Caregiver burnout, guilt, overwhelming anxiety and depression. How do we deal and cope with the guilt over realizing we just can’t do it any longer? When placing someone you love into a long term facility…how do you handle your emotions?
When we jump into the role of caregiver, we often are thinking about the immediate need and we miss the reality of how long the role can go on. The role of caregiver can last decades and can become arduous and consuming.
Placing someone you love in the hands of others is extremely difficult and even more difficult if that person has a disability. The following information is informative, comforting, and a true blessing because the content allows us to feel what we need to feel and yet, focuses on what’s best for everyone.
Take time for yourself…
Thoughts of wishing you no longer had to care for someone or that you will never get your life back are normal, but also signal caregiver burnout and compassion fatigue. Being responsible for someone else’s care day after day can become overwhelming to the point of debilitating depression. That’s when it’s time to following this great advice.
- See a doctor for yourself. Get a thorough physical and ask your doctor if you may need treatment for depression. Unchecked caregiver stress often contributes to burnout, depression, anxiety and other mental health issues. Tell your doctor about your daily routine, your moods and your mindset lately. He or she may suggest medication and/or counseling for depression and stress. If you don’t address these issues, at the very least, go to your annual preventative appointments. Caregiving takes a toll on your physical health and it’s important to listen to and take care of your body.
- Don’t consider time off a luxury. Respite care is a necessity. It is crucial for your mental and physical health. Do whatever you can to find any type of break as frequently as possible. You need time to disconnect from providing care and recuperate. Hire in-home care, take your loved one to adult day care, or ask a family member, friend or neighbor to watch them for even 30 minutes while you decompress. Find ways to make time for yourself while also seeing that your loved one is well cared for.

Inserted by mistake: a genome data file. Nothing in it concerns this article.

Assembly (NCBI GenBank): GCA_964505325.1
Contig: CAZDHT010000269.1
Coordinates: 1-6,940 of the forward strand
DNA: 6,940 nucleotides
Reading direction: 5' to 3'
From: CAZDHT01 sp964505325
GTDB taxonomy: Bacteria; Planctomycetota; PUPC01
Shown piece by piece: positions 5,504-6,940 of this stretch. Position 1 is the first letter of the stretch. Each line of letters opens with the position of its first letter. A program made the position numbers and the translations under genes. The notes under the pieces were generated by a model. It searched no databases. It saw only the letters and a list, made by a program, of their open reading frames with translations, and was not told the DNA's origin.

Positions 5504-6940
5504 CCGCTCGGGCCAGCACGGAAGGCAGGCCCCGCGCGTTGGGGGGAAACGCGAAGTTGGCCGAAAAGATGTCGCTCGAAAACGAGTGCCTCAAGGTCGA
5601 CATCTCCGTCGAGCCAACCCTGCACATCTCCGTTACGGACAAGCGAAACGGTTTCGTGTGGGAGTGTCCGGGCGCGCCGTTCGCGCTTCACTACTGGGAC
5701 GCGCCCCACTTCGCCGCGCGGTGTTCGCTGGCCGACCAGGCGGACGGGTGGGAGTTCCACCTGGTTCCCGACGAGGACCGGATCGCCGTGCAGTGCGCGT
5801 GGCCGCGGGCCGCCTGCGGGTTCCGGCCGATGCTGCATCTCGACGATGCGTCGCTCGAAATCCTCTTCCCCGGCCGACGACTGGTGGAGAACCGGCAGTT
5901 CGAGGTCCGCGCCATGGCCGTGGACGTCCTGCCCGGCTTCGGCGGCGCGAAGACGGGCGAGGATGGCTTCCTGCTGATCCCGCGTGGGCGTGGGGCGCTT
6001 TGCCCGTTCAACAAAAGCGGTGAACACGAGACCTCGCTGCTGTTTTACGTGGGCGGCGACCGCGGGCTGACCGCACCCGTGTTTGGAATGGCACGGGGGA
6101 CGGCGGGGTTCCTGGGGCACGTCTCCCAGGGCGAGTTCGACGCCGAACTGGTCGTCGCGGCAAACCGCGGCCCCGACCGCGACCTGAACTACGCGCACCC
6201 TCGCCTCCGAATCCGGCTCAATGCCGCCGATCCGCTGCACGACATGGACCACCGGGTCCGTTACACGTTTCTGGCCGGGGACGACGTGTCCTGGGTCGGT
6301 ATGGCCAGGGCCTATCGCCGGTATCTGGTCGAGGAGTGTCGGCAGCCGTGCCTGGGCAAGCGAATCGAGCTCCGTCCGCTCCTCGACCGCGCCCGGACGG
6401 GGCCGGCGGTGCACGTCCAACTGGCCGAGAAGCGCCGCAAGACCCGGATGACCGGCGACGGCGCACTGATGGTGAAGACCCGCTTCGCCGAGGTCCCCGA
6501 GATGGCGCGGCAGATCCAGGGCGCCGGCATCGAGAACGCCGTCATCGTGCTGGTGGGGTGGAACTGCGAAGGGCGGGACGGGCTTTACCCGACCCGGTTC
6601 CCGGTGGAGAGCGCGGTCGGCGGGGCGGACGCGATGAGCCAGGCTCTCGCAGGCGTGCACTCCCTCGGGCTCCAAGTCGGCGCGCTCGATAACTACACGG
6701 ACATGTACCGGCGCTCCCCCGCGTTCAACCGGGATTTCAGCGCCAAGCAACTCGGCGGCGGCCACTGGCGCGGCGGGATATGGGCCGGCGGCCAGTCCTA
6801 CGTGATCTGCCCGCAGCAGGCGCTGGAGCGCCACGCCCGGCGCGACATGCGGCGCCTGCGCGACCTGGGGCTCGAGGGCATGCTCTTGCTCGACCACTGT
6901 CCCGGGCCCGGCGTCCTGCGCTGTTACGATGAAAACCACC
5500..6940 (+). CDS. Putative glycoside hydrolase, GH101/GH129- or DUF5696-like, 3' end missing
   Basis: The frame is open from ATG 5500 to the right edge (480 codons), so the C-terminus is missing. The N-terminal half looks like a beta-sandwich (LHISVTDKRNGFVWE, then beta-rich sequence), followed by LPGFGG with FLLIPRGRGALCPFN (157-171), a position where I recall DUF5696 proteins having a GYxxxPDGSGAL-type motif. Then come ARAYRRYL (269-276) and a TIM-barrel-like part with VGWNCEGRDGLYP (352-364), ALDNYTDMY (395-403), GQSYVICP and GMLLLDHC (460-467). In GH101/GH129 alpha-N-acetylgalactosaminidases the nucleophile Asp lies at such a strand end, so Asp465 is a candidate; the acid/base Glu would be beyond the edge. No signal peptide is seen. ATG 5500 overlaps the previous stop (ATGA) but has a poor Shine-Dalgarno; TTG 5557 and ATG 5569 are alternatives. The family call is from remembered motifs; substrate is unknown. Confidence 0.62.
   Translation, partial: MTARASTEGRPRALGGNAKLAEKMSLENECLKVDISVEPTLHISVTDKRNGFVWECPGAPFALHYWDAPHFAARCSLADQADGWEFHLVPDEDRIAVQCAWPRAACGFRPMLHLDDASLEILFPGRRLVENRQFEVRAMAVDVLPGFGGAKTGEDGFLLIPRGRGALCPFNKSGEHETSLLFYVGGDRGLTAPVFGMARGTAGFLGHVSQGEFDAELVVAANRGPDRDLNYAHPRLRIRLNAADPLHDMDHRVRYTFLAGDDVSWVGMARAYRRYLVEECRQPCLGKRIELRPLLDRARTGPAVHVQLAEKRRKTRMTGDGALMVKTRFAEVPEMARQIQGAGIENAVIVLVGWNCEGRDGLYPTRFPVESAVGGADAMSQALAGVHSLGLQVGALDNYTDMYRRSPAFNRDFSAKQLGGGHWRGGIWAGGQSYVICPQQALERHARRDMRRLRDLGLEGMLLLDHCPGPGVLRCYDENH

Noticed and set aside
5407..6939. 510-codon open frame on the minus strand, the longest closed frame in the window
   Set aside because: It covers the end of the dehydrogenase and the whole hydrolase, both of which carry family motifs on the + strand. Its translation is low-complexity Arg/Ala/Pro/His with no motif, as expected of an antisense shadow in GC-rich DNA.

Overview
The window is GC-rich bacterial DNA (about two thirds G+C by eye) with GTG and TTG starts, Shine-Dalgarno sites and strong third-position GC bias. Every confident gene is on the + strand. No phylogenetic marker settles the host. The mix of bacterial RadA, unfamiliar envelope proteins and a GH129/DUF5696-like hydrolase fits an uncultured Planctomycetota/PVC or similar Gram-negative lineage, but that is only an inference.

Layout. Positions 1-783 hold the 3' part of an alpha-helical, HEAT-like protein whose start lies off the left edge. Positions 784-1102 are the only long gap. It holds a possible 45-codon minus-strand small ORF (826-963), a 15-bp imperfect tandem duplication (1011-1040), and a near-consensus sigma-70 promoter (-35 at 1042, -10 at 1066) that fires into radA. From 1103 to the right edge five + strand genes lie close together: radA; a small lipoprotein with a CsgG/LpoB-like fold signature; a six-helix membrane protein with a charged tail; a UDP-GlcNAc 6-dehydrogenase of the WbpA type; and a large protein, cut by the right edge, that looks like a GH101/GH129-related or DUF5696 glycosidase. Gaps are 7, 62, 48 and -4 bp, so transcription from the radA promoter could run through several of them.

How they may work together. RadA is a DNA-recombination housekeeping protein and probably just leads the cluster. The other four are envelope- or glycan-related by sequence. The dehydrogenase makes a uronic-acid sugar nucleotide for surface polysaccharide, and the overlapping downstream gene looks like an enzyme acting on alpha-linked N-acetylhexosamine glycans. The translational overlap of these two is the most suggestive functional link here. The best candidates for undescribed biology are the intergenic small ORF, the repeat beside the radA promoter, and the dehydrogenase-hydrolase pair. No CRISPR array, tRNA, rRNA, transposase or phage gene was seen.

- Find a sanctuary where you can recharge. If you like being outside, find a park where you can walk, sit on a bench, read or meditate. If you prefer the indoors, visit the local library, tour a museum, go see a movie or attend a church service. Do things that bring you peace and happiness. Ideally, you will have a place in your home as well where you can enjoy some solitude.
- Find productive ways to release stress. Exercise is known to help both mental and physical health. Remember, although gyms and yoga classes may count as “away time,” they aren’t necessarily alone time. If you need to blow off some steam by yourself, try going for a long walk, bike ride or swim. Remember that artistic endeavors can be useful outlets as well. Whether you’re journaling, cooking, drawing, painting, or playing or listening to music, pursuing hobbies you love can have powerful restorative effects.
- Join a support group. Support groups of all kinds can be found both in person and online. These group settings are excellent sources of friendship, validation, advice and empowerment. They’re especially helpful to caregivers who feel isolated and “stuck” on their journey. Remember, if you don’t have time to go somewhere, there are many support groups online. – Carol Bradley Bursack
The one thing everyone wants is to know that their loved one is safe and cared for. If the reality is that they simply can’t care for themselves, we must make sure they are safe and cared for by others. The choice is not an easy one, but it’s a choice made out of love. When we realize we can no longer handle every aspect of the care, it’s time to seek help.
Sometimes that help comes in the form of outside assistance in the person’s home and sometimes it means placement into a living environment that has the capability of ensuring safety and care. We can’t allow guilt to drive the decision. We have to make sound decisions based off the reality of the situation.
If the person you love has a disability that makes it impossible to live at home, the decision of placement can be heartbreaking, but looking past the present emotion into the future of the situation allows us to make good, sound decisions. Will we be able to care for the loved one for the rest of their lives, even though we are aging ourselves? Will we be able to maintain good mental and physical health along the journey? How can we help others if we are not healthy and able to help ourselves? These are all questions faced by those in the position of caregiver.
When you are a loved one from a distance, you can still be a strong member of a loved one’s support network. By making phone calls, connecting through chats or video calls, writing letters and praying for them…you stay a part of their social circle and emotional team.
“Recognize that feelings of inadequacy and guilt are normal. Allow yourself to acknowledge these emotions, so you can process them and let them go. Know what your strengths as long distance support but also accept that there are real limits to what you can do from afar.” – Dr. Alexis Abramson
Whether near or far, remember to make decisions out of love…when we consult the heart we can’t go wrong.
The power of pray is an amazing thing. Look to God when it all becomes more than you can handle. Sometimes the answers are just a prayer a way.